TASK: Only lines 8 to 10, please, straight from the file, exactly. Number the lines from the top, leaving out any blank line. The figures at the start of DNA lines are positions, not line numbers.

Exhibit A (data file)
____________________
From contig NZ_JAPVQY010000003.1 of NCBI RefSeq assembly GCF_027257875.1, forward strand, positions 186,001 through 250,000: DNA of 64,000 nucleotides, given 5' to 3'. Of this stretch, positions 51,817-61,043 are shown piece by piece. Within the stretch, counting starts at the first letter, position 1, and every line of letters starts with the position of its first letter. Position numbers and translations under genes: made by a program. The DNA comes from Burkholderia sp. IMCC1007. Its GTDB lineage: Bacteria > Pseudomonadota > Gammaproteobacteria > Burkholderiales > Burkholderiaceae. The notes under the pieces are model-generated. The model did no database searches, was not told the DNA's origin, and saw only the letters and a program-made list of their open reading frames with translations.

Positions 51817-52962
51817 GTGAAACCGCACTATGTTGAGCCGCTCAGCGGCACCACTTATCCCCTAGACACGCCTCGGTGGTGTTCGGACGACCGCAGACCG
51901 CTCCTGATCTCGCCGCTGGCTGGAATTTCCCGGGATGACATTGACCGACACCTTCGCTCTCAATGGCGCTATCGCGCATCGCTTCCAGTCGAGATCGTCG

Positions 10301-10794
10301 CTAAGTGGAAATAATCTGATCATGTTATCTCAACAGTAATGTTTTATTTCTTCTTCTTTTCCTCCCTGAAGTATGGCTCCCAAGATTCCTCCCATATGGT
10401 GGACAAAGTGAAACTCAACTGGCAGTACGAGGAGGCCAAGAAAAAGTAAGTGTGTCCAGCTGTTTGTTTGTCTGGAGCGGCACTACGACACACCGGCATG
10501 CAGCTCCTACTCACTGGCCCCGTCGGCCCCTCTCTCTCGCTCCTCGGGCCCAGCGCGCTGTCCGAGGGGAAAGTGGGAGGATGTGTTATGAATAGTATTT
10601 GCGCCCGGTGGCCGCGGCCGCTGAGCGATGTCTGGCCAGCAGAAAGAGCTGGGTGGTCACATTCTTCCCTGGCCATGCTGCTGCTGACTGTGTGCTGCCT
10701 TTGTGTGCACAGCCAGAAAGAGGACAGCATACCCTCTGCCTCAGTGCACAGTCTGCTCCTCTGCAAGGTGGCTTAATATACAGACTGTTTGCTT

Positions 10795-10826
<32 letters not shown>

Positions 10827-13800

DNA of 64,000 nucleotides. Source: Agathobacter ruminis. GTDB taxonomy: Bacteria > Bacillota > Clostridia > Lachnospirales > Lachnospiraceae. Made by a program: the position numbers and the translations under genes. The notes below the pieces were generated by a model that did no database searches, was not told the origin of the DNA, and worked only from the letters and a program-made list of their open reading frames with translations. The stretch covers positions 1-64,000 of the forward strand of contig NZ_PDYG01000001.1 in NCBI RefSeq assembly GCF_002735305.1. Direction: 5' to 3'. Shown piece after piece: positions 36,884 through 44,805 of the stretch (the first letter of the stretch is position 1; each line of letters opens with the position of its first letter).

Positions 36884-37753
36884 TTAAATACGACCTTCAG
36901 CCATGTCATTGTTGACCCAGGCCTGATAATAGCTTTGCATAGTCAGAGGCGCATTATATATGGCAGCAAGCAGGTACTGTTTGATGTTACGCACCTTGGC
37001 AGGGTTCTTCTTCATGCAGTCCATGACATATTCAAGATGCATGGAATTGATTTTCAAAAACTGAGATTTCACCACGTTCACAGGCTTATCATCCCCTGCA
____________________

10501 CAGCTCCTACTCACTGGCCCCGTCGGCCCCTCTCTCTCGCTCCTCGGGCCCAGCGCGCTGTCCGAGGGGAAAGTGGGAGGATGTGTTATGAATAGTATTT
10601 GCGCCCGGTGGCCGCGGCCGCTGAGCGATGTCTGGCCAGCAGAAAGAGCTGGGTGGTCACATTCTTCCCTGGCCATGCTGCTGCTGACTGTGTGCTGCCT
10701 TTGTGTGCACAGCCAGAAAGAGGACAGCATACCCTCTGCCTCAGTGCACAGTCTGCTCCTCTGCAAGGTGGCTTAATATACAGACTGTTTGCTT